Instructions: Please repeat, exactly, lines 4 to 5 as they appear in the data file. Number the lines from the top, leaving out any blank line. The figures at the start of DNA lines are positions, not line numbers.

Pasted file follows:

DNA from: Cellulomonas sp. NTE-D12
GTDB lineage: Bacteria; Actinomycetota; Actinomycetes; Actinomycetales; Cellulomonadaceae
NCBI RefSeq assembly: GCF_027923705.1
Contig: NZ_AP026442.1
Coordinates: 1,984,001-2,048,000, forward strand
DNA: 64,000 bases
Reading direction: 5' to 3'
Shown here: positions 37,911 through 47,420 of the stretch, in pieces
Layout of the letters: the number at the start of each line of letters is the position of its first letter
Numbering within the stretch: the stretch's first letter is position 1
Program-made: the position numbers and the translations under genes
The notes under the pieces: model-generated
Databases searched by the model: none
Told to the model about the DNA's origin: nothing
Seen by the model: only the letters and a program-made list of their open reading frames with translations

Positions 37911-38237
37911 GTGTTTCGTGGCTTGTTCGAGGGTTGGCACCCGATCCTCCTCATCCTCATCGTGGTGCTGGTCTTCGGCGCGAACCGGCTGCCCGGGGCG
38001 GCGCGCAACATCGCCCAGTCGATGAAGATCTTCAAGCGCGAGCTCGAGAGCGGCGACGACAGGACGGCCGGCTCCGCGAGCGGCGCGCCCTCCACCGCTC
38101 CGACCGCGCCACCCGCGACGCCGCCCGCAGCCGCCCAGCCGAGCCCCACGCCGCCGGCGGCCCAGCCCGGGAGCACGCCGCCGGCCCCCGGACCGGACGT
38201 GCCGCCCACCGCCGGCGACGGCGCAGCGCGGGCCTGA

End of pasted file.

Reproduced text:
Contig: NZ_AP026442.1
Coordinates: 1,984,001-2,048,000, forward strand